If you suspect low voltage issues as a cause for shift adapt concerns, back probe the power sources to the TCM and/or PCM to observe the power feed to the computer. Monitor the Keep-Alive power as well as the Ignition Switched power sources using a DVOM or a graphing volt meter. If your feed voltage drops below 10.0 volts during cranking, evaluate your source voltage and any components and/or connectors for issues. Also, your running voltages must be stable and match your battery terminal voltage (unless otherwise noted by manufacturer specifications). Always use the negative battery terminal for your ground reference for all measurements.

Also, look for recent electrical work performed. A new battery and/ or alternator can indicate a possible source of concerns. Check battery capacity (Cold Cranking Amps Rating) and compatibility. Verify the charging voltage of the alternator by using a DVOM. Several manufacturers require special batteries; especially vehicles with start-stop technology.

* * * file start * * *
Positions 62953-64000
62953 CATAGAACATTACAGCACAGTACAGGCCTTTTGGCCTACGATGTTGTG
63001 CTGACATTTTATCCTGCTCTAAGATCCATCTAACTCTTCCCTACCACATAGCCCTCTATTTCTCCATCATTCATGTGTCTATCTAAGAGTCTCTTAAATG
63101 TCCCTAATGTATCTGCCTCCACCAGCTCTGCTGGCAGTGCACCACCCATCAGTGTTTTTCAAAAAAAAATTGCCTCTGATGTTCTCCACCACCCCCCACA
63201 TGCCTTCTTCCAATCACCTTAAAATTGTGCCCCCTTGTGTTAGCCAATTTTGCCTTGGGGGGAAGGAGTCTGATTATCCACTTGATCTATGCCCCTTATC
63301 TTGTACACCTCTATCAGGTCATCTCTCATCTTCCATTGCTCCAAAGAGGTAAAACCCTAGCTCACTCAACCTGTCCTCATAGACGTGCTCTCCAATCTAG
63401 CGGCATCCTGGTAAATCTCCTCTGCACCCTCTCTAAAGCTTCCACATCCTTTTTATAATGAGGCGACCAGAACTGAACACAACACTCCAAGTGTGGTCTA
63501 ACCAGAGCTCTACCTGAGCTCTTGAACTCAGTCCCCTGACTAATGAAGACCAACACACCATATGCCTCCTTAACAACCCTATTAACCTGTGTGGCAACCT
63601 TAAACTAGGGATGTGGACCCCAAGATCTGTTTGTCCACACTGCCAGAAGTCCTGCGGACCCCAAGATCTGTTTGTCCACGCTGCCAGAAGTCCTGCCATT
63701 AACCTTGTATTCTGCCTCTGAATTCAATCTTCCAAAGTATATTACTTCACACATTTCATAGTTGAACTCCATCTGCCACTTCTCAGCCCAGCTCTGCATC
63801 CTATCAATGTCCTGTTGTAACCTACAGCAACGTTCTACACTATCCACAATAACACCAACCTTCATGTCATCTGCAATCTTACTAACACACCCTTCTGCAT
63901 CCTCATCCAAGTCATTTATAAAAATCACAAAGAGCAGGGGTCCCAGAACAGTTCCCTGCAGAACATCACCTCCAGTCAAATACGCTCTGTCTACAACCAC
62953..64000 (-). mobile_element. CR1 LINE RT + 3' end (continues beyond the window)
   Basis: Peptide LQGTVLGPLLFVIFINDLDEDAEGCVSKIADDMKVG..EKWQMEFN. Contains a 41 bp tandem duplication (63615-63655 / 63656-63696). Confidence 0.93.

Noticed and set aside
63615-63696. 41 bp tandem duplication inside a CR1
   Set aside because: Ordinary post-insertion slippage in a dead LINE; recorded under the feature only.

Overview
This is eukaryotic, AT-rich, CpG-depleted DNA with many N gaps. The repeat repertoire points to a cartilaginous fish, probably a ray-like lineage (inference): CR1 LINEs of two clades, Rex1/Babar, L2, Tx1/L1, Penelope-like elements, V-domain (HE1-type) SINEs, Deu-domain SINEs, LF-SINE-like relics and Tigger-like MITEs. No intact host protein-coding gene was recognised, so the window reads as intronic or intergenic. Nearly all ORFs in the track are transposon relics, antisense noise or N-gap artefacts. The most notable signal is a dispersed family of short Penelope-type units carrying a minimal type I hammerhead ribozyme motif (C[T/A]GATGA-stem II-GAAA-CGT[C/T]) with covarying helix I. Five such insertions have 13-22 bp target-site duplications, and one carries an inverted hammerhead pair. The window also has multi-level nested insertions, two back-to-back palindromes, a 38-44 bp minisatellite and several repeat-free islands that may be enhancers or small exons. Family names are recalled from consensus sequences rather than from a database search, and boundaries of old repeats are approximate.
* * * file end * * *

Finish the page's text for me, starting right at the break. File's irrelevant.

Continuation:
In the case of most late model BMW applications (late OBD2), you MUST replace the battery with an approved, coded battery. The battery code must be entered by a scan tool into the ECM. Earlier model BMW applications (early OBD2) require a Reset Battery Adapt function so the computer can manage battery charging correctly. These functions also register the battery with the VIN for factory maintenance records. Failure to install a BMW approved replacement battery may affect the transmission adaptive functions.

figure 1Stored Diagnostic Trouble Codes